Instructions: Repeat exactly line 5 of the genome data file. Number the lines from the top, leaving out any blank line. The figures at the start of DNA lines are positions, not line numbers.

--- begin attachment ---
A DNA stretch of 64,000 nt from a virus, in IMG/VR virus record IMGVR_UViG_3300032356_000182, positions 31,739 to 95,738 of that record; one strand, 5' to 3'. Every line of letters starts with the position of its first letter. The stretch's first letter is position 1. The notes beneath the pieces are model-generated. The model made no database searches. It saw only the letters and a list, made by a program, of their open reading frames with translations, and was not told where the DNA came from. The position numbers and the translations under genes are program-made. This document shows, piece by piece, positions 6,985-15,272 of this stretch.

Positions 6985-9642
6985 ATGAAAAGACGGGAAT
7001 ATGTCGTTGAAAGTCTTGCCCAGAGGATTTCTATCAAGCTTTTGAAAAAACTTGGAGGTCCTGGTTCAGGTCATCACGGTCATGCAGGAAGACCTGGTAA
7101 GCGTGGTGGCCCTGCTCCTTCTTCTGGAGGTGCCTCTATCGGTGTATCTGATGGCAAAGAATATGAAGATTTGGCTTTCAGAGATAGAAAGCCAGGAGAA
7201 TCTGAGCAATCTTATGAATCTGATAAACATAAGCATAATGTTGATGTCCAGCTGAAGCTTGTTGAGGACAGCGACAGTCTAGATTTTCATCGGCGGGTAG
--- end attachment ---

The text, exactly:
7101 GCGTGGTGGCCCTGCTCCTTCTTCTGGAGGTGCCTCTATCGGTGTATCTGATGGCAAAGAATATGAAGATTTGGCTTTCAGAGATAGAAAGCCAGGAGAA